Mr Carr told conference of the 'shock, anger and sense of bitterness' that staff at his hospital felt when they heard that health secretary Frank Dobson, in whose constituency UCLH is situated, had approved its PFI scheme.

People had been crying because they were so worried about what was going to happen to their jobs, their pay and their pensions, Mr Carr said.

Karen Reissmann of Manchester Community Health branch condemned the government's plans for the£780m Millennium Dome, money which could be spent on four new state-of-the-art hospitals, she said.

Earlier, Unison general secretary Rodney Bickerstaffe had urged Mr Dobson 'to get the Treasury to change its mind on PFI'.

Even Professor David Hunter, of the Nuffield Institute for Health at Leeds University, praised Unison's campaign against what he described as 'the most absurd policy that has been developed by any government'.

'Do not give up your stand against PFI, ' he urged.

Conference passed a composite motion deploring the decision of the Labour government to continue with PFI and re-affirming its opposition to it.

But as part of that opposition, delegates also voted overwhelmingly - against the advice of the executive - in favour of a lobby of Parliament against PFI.

The conference went on to back an emergency motion condemning the government's decision to stage the pay review body awards for the second year running.

And it agreed to step up its campaign to highlight low pay in the NHS, including taking industrial action if members voted for it.

Arguing for immediate industrial action, Mr Bakhsh said: 'Workers are continually told that there must be wage restraint. . . when all the time fat cats have had their noses in the trough.

'It is a disgrace that under a Labour government our workers are still living in poverty, ' he added, urging: 'This union has to fight for their rights because Labour is not going to do it for them.'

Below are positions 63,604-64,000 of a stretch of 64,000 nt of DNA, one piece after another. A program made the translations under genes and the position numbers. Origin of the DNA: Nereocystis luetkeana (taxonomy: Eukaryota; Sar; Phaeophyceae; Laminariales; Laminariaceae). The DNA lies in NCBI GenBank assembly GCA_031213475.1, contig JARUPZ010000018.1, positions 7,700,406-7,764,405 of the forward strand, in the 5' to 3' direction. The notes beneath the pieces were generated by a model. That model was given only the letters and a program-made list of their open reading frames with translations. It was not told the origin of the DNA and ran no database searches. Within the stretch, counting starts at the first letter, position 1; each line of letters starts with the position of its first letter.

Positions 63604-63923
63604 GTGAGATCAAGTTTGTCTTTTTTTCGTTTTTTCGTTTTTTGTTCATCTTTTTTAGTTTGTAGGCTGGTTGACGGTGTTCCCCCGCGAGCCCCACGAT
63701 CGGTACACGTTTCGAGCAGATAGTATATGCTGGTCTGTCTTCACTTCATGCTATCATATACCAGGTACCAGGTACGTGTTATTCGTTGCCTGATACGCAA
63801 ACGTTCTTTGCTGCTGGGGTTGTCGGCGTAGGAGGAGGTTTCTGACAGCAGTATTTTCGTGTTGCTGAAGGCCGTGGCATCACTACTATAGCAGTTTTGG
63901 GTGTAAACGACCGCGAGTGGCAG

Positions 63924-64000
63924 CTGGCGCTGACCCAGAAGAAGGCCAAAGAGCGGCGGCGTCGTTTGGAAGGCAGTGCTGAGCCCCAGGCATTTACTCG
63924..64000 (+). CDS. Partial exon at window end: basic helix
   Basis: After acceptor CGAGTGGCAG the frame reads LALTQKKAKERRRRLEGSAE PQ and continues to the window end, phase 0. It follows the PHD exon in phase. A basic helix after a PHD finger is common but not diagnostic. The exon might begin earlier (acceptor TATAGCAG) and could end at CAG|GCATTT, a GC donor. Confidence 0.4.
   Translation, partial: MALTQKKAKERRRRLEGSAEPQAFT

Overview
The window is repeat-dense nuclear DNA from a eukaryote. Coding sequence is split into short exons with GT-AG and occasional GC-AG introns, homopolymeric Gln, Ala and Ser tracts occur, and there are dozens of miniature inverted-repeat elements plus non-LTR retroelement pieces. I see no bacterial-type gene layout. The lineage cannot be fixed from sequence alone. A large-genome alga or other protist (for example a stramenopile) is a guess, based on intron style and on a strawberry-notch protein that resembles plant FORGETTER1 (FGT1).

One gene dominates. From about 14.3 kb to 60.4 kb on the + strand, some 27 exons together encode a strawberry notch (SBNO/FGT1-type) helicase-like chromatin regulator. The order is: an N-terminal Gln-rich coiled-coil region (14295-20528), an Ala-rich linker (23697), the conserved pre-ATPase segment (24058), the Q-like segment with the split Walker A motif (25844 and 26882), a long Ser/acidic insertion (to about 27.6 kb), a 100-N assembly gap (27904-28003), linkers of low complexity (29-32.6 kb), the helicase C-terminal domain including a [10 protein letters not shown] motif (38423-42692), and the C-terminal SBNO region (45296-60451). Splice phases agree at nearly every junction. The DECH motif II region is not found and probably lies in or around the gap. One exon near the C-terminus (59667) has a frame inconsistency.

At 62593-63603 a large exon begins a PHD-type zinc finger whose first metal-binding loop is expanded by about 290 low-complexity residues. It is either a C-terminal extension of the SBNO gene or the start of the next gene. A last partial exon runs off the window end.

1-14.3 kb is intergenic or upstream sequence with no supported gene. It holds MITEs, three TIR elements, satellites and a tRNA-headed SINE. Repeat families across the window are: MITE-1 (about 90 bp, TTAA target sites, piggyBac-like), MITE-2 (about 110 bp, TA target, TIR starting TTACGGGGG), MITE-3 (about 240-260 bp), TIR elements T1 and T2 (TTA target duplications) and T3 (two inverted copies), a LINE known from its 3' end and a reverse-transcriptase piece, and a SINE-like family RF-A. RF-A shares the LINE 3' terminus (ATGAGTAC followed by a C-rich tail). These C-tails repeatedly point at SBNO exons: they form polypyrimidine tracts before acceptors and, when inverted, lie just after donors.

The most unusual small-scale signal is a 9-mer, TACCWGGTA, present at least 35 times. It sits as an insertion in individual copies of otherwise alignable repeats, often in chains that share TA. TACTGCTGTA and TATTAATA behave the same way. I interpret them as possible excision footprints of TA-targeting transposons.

He suggested the union's leadership was complacent on the issue, saying: 'If you expect a decent pay offer do not expect the people up here to get it for you.'

Candie Udwin of UCLH branch agreed, saying that staff felt 'angry and betrayed' by their pay offer and wondered whether the service group executive was serious about fighting on the issue.

She said: 'It is time for this union to take power if the government we wanted and we voted for is not going to listen to us.'

In a dig at the Royal College of Nursing - one of a number during the conference - she added Unison could not wait indefinitely for it to come on board.

But the government had its defenders. Lena Holmes from Wolverhampton said it had taken Unison five years for its three constituent unions to come together properly.

The government needed more than just a year in power to undo 18 years of Conservative rule.

She told delegates they had to live in the real world. 'Let's be fair just for once, ' she said.

'The union is the members, not the people here. If I go back and say to members in Wolverhampton we're going on strike next week, they'll say 'Lena, we're going on holiday, we want our money'.'

Ray Carrick of Mersey Regional Ambulance Service said the mood in his branch was also not for strike action.

He added: 'It is very disheartening to come here and see some individuals who want to take strike action at the drop of a hat.

'It is also disheartening that for some groups here, no matter what a Labour government did it would never be enough.'